Let $F= \frac{G}{H} : \mathbb P^n \to \mathbb P^1$ be a non-constant rational function ($G$ and $H$ homogenous polynomials of the same degree in $\mathbb C^{n+1})$. The fiber over $(\lambda:\mu) \in \mathbb P^1$ is completely decomposable if all the irreducible factors of the polynomial $\mu G - \lambda H$ are linear polynomials. In a joint work with Sergey Yuzvinsky, we proved that when $n=4$ either (a) $F$, after a linear change of coordinates, belongs to $\mathbb C(x_0,x_1,x_2,x_3)$; or (b) $F$ has at most three completely decomposable fibers.

We couldn't come up with an example not satisfying (a), but with three completely decomposable fibers. Is anyone aware of an example like that ?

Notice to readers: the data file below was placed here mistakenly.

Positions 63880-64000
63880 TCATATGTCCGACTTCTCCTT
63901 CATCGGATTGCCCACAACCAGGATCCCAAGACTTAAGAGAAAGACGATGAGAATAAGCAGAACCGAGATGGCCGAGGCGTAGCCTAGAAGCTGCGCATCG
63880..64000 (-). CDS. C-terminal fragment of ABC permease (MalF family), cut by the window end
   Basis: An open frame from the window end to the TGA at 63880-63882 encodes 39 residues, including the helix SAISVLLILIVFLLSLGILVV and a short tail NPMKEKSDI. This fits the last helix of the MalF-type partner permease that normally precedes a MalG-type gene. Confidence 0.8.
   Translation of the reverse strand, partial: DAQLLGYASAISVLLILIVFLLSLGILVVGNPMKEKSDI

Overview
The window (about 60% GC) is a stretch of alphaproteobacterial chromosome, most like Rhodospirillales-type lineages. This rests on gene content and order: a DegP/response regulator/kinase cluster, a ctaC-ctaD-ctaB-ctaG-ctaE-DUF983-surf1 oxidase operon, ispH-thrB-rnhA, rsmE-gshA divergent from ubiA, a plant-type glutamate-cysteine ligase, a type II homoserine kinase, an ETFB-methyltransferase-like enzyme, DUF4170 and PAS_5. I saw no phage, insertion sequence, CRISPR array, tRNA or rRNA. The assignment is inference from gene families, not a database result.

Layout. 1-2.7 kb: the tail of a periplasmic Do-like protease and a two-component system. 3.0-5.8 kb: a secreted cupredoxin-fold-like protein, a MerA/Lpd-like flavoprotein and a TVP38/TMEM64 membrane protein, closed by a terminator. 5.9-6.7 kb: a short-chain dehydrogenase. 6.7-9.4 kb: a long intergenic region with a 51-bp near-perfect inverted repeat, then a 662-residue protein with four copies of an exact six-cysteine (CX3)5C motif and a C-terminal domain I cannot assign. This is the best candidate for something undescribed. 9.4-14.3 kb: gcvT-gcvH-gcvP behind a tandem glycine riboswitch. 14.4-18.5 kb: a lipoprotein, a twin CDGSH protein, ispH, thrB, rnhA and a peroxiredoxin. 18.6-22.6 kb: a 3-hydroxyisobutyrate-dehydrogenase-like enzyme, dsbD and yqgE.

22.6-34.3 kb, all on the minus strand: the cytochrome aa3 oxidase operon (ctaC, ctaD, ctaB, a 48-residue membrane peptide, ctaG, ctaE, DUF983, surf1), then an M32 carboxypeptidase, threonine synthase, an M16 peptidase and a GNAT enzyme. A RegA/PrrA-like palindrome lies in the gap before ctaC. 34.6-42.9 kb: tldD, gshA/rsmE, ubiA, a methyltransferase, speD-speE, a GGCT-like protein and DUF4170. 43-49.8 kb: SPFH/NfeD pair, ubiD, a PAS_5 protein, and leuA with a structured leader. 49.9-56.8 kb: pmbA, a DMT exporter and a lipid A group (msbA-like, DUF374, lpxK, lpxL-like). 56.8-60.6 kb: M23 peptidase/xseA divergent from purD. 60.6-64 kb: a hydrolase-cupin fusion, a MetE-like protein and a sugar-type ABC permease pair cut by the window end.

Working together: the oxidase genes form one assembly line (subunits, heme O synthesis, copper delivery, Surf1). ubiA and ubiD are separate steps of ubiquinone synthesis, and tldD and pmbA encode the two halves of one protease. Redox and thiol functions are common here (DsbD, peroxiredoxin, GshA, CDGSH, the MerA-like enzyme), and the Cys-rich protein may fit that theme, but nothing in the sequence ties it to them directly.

**Almost one year later**: Let me describe the known examples of rational functions on $\mathbb P^3$ with three completely decomposable fibers. For every natural number $d \ge 1$, consider the rational function $F_d : \mathbb P^3 \to \mathbb P^1$ defined as
$$
F_d(x_0:x_1:x_2:x_3) = \frac{(x_0^d - x_1^d)(x_2^d - x_3^d)}{(x_0^d - x_2^d)(x_1^d - x_3^d)} .
$$
Clearly the fibers over $(0:1)$ and $(1:0)$ are completely decomposable. The fiber
over $(-1:1)$ is also completely decomposable since
$$
F^{-1}(1:-1) = \lbrace (x_0^d - x_3^d)(x_1^d - x_2^d) = 0 \rbrace \, .
$$

For $d=1$, $F_d$ can be written in fewer variables, but for $d \ge 2$ this is not the case.